Baidu uses Metaverse app to unveil its first self-driving commercial car
On June 8, Chinese multinational tech company Baidu unveiled Robo-01, an autonomous vehicle developed by Baidu’s electric car subsidiary Jidu Auto.
Although Baidu has been at the forefront of AI and self-driving car racing in China for years, this is the first commercial robot vehicle that will be launched by any Chinese technology company.
In April 2021, the tech giant rolled out the first batch of self-driving taxis on the streets of Beijing.
According to the company, Robo-01 does not need any human intervention to operate. At a price of 30,000 USD minimum, a model 90% similar to the prototype will arrive on the market in 2023.
With its angular shape, sleek design, and upward sliding doors, Robo-01 wouldn’t look out of place in a video game or sci-fi movie.
Manufactured in the eastern Chinese city of Ningbo, the “robot car” aims to give Tesla’s Model Y, a consumer electric car costing around $60,000 in China, a run for its money.
During the launch of the futuristic car, which aptly took place on Baidu’s metaverse app, Xirang, a virtual emcee introduced the car to a virtual audience.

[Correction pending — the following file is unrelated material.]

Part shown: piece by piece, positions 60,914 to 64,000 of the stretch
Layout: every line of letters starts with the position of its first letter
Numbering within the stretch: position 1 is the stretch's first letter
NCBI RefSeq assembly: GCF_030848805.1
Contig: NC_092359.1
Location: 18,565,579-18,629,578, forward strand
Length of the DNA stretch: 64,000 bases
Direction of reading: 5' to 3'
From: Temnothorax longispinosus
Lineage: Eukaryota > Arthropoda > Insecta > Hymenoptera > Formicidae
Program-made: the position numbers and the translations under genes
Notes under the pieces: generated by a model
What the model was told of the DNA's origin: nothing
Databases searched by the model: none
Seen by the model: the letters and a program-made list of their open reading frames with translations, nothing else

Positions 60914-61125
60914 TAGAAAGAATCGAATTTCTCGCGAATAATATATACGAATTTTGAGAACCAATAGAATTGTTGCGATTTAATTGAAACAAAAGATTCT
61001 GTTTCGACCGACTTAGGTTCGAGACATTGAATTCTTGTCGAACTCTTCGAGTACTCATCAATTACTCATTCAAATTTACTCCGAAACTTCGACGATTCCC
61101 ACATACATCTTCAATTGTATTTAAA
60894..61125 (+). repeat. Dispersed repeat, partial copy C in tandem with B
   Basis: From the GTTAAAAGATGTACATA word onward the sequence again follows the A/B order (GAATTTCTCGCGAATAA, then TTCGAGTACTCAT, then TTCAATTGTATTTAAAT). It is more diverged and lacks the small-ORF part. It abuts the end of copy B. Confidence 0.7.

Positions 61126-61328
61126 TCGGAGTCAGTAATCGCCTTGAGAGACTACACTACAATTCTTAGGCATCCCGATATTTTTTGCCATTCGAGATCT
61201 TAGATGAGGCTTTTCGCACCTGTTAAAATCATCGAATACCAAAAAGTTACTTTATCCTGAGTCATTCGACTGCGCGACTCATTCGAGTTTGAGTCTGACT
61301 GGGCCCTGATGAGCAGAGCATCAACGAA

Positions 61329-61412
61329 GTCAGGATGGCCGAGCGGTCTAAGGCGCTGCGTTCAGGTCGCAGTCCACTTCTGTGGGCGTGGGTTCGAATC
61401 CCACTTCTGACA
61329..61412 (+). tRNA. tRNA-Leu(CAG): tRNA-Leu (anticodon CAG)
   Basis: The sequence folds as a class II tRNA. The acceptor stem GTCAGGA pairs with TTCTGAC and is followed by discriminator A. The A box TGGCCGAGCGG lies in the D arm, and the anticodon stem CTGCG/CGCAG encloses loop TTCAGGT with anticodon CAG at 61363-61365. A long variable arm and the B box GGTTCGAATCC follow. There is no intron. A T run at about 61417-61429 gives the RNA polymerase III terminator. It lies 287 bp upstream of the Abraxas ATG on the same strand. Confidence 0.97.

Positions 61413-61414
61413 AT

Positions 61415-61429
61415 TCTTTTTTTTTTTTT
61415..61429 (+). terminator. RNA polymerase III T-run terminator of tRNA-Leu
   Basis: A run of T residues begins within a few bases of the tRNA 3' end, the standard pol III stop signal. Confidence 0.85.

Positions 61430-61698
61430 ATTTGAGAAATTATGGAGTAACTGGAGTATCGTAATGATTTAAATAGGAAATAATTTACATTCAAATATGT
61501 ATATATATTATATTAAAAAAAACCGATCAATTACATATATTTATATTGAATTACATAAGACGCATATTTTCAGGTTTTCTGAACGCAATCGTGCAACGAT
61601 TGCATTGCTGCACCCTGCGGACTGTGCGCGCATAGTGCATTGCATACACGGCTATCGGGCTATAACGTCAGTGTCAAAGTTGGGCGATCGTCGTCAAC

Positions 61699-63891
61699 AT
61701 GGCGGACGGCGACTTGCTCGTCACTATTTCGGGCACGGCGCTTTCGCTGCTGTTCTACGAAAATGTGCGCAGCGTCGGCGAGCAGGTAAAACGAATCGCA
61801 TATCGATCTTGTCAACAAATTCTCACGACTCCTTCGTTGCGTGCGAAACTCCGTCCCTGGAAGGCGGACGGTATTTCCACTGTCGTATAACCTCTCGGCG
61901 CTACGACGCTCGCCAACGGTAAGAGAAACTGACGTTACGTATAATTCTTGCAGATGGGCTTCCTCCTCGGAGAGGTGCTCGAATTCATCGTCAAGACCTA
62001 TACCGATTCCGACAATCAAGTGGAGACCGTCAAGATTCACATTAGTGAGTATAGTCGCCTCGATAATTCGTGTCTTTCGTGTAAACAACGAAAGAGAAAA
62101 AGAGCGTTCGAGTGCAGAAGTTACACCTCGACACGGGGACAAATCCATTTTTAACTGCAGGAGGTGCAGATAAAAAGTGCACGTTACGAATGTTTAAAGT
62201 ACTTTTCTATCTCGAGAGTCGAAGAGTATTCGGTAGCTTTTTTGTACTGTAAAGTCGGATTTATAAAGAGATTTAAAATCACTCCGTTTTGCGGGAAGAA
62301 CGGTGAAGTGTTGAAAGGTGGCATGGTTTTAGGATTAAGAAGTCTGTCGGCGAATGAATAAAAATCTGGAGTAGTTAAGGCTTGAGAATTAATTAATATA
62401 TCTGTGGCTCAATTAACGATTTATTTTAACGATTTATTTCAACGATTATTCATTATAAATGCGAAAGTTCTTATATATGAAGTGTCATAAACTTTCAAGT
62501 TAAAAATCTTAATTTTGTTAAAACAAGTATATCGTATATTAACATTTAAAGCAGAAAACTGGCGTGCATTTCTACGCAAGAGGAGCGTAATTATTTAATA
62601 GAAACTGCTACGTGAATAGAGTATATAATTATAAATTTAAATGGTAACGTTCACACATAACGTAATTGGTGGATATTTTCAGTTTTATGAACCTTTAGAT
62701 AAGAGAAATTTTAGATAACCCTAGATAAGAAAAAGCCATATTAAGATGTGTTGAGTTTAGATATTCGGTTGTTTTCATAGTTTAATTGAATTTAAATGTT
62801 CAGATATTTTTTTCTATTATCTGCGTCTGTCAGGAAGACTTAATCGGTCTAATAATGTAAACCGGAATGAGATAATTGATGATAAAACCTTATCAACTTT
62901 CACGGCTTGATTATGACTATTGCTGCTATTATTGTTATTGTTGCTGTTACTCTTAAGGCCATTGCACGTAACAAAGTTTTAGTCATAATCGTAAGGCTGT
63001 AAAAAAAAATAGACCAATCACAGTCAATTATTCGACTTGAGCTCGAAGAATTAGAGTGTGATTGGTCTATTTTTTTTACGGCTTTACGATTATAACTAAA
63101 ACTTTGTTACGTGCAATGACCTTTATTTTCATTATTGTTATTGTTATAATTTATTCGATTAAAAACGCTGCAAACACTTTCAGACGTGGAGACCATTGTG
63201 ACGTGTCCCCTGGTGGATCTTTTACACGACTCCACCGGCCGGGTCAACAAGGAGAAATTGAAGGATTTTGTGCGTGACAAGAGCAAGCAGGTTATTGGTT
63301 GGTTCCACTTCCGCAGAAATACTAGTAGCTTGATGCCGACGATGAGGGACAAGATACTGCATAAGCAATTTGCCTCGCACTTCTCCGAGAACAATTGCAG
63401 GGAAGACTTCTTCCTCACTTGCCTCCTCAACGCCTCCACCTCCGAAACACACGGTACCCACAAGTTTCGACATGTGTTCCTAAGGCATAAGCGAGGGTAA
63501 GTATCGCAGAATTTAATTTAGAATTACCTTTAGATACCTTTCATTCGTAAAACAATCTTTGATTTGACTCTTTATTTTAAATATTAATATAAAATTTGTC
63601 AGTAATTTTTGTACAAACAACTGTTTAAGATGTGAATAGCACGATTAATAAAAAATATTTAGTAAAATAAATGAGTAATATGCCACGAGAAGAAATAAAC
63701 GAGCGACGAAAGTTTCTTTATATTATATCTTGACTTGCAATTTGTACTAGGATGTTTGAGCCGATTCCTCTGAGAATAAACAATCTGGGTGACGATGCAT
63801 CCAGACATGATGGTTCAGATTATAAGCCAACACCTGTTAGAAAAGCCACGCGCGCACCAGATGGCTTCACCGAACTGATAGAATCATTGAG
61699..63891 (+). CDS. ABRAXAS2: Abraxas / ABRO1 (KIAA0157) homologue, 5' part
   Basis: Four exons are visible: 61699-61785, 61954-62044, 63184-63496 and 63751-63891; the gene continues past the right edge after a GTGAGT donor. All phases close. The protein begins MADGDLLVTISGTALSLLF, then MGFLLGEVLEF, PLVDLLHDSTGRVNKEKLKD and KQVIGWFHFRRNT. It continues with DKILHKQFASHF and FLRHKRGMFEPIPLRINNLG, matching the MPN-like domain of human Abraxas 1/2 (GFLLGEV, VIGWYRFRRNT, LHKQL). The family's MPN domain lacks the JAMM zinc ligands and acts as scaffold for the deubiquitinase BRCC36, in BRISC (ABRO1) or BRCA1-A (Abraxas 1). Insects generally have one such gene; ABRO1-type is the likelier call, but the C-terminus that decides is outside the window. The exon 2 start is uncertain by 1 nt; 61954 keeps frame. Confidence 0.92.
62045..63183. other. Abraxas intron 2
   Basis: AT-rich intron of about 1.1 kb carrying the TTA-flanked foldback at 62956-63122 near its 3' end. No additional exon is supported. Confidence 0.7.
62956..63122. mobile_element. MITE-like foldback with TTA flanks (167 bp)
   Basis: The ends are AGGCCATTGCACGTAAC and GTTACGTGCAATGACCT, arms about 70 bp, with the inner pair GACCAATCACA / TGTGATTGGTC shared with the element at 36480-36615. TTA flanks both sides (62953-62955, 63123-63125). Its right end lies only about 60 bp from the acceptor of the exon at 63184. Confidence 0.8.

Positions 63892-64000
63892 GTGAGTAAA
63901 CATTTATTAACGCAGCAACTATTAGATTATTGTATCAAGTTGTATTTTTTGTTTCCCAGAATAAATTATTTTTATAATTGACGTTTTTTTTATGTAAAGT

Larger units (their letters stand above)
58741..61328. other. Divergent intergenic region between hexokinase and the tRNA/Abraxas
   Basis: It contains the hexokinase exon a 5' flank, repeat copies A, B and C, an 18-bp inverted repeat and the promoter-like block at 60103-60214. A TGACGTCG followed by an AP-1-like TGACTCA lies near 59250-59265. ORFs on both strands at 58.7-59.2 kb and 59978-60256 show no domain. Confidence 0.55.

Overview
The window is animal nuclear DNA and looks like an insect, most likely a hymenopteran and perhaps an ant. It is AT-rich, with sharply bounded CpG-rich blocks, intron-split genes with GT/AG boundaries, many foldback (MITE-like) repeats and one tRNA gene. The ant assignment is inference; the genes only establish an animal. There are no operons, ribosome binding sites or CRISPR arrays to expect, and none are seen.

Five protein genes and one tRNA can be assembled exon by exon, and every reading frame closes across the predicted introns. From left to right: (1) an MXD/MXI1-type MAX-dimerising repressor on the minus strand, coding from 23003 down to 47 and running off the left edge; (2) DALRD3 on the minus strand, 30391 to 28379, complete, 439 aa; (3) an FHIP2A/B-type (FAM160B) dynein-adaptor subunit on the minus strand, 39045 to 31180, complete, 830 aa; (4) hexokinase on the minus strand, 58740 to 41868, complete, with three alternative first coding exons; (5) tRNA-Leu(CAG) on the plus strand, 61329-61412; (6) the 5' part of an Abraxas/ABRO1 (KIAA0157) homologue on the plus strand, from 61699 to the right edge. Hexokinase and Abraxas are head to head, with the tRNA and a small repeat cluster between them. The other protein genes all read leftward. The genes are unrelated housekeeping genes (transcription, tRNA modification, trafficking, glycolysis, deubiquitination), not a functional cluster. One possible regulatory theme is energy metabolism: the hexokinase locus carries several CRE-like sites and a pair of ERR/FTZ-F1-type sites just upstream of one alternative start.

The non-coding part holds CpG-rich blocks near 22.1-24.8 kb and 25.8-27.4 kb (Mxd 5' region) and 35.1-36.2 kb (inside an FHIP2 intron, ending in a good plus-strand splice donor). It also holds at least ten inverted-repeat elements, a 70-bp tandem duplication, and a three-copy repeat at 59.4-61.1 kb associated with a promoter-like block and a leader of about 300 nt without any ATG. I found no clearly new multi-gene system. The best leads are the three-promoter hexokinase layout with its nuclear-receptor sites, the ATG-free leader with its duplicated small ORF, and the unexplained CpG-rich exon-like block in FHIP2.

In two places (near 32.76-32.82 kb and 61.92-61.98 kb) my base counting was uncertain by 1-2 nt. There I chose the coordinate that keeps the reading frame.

Even the face of the campaign—and the car’s very first “owner” in the metaverse—is a digital person called Xi Jiajia. In the promotional video, Xi is seen relaxing in Robo-01 as he takes him on a free-wheeling journey through a hyper-tech city.
In addition to turning heads in the tech community, the news also sparked a lot of discussion on microblogging platform Weibo, where a hashtag for the unveiling of the car has over 40 million views. More than anything, netizens were mesmerized by Xi’s virtual testimony – a associated hashtag has over 11 million views.
Most Weibo users reacted positively to Baidu’s self-driving car and dropped comments like “I’m saving one!” and “I think this kind of smart car is really cool!”
However, a handful of netizens have expressed concern over Robo-01’s self-driving feature.
“Are you sure this car will be ready for mass production? It’s too risky to rely so much on software to work,” reads a worried comment.
Cover image via Weibo